Mystery Mouthache? When to See a Dentist for Tooth Pain

An aching tooth or chronic discomfort in your mouth, especially with Chicago’s famed deep-dish pizza calling your name, should be your first sign that you need to see your dentist. Persistent discomfort in our smile may indicate the presence of a cavity or a dental infection.

The American Dental Association recommended that anybody experiencing a severe toothache see a dentist right away. Dentists frequently keep time slots open for emergency patients, so you may be able to schedule a same-day appointment. 

Continue reading to find out the signs to look for in the event of a severe toothache, as well as when you should wait before calling for an emergency consultation. You can speak to a dentist in Downtown Chicago for more information. 

What your toothache may be telling you. 

When you feel sensitivity or a dull ache in your mouth, consider it a warning sign. This sensitivity can be caused by sinus or allergy disorders, as well as unexpected elevation changes; however, these circumstances should only cause transitory pain that lasts a few hours. If you have pain from a cavity or an infection, it will remain longer than 48 hours and intensify with time. 

Poor dental hygiene, a high-sugar diet, and infrequent flossing and brushing can allow plaque to cover the teeth, erode the tooth enamel, and cause cavities to develop. Cavities can then expand throughout the tooth, eventually reaching the inner pulp, which contains the tooth’s nerve core. When tooth decay reaches this level, infection sets in, and you will need a root canal to treat it.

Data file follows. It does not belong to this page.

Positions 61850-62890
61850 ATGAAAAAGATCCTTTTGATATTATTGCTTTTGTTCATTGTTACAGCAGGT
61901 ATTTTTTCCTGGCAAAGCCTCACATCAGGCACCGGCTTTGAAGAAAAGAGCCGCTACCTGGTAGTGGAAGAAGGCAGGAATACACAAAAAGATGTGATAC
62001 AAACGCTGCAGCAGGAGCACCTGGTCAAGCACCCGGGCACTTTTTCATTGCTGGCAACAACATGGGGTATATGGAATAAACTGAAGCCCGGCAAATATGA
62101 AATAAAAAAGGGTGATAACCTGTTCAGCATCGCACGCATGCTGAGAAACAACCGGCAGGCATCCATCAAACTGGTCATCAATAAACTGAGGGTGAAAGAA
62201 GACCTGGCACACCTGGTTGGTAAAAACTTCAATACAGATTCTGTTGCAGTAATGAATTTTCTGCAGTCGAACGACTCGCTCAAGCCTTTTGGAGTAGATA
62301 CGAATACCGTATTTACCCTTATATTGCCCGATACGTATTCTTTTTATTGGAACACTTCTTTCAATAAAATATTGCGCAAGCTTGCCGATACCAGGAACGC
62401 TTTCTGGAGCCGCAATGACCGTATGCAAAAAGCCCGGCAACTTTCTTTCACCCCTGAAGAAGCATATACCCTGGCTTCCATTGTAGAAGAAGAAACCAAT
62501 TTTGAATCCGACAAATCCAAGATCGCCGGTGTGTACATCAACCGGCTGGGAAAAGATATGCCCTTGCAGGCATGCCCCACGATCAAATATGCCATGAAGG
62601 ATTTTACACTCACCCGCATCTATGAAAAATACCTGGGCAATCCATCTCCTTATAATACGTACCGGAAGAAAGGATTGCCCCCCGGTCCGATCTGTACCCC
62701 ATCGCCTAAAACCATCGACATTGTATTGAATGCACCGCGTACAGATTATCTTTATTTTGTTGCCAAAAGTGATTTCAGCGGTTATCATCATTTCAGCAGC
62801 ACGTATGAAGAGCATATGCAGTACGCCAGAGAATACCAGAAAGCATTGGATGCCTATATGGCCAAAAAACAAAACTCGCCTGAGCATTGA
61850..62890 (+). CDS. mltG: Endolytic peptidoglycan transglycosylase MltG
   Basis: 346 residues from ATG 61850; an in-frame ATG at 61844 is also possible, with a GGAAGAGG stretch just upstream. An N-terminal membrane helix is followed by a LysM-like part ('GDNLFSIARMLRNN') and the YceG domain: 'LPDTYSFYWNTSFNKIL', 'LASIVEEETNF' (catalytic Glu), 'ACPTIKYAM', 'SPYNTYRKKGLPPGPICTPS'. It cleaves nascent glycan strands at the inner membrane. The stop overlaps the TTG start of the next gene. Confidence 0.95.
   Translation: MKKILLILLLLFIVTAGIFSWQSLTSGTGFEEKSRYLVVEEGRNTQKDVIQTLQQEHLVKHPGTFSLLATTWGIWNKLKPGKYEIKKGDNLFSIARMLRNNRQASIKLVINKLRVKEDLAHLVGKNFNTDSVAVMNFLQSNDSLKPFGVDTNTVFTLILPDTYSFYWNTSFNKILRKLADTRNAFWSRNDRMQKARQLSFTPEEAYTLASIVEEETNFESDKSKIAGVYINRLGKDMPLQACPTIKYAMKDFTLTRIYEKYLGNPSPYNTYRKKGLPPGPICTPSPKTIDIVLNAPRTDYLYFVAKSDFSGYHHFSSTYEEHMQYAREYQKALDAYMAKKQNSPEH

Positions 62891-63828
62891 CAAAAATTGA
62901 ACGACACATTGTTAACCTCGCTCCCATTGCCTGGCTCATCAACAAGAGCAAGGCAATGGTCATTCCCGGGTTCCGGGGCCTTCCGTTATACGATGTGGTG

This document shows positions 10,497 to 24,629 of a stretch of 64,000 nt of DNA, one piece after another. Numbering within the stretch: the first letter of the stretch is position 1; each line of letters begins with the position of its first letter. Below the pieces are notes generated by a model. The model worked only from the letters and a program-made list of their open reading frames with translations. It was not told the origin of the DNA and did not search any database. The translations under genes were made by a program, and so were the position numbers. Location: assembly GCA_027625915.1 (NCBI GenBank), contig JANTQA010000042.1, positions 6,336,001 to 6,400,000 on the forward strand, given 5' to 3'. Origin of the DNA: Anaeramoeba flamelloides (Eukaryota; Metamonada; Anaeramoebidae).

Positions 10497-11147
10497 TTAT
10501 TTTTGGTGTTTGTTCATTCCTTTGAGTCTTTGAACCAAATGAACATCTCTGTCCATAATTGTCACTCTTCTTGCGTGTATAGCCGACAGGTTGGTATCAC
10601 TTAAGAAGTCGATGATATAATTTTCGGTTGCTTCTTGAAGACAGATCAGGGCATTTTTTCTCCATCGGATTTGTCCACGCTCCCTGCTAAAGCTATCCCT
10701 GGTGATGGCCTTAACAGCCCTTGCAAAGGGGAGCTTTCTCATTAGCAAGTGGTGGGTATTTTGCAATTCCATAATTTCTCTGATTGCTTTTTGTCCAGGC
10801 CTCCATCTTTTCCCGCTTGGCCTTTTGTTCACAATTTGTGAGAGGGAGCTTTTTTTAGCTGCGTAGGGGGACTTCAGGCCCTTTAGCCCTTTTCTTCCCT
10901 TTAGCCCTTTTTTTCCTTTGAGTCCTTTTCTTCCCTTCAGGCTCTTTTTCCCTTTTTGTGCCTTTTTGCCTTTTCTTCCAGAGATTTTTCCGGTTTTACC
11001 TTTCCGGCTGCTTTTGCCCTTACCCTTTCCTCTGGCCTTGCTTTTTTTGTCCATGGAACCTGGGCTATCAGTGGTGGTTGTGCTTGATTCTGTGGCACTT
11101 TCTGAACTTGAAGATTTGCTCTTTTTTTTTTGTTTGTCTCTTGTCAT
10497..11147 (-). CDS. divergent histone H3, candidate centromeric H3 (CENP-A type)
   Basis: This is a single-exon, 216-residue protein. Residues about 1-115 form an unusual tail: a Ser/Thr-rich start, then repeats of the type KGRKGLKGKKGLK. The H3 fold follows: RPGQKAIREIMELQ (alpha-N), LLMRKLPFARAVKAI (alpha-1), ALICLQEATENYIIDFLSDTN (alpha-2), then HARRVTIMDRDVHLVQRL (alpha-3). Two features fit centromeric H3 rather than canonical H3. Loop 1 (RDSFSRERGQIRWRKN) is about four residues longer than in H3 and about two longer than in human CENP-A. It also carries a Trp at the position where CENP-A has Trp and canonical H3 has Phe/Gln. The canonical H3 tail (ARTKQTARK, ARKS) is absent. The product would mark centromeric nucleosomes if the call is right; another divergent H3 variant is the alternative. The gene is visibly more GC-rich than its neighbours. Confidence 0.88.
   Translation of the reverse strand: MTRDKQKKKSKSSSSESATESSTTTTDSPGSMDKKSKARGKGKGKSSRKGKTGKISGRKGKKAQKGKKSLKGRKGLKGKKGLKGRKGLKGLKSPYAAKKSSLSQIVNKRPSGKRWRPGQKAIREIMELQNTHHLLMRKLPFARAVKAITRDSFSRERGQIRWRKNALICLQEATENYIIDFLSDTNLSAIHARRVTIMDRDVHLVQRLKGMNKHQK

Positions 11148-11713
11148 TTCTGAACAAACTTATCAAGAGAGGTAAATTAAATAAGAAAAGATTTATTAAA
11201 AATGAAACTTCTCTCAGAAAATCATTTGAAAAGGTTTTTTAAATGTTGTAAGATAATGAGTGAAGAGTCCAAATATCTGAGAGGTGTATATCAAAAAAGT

When you should see a dentist. 

Dental pain can vary from slight discomfort to severe pain or throbbing that interferes with regular activities. Toothaches should never be neglected, even if they appear tolerable at first. Ignoring dental discomfort and waiting for it to become an emergency might lead to significant repercussions.

If you are having dental discomfort, you should contact a dentist as soon as possible. Toothaches are frequently the result of an underlying dental problem, such as tooth decay, abscess, infection, or gum disease. By obtaining immediate dental care, your dentist can detect and treat the condition before it worsens. 

What will your dentist do when you visit for a toothache?

Your dental professional will first take your medical history and do a physical examination. They will ask you for details about the pain, such as when it started, how severe it is, where it is located, and what causes it to intensify and better. Your dentist will check your teeth, mouth, gums, tongue, jaws, throat, sinuses, nose, ears, and neck. X-rays and other tests may be performed based on what your dentist believes is causing your toothache. If you have a toothache, schedule a consultation with your dentist today.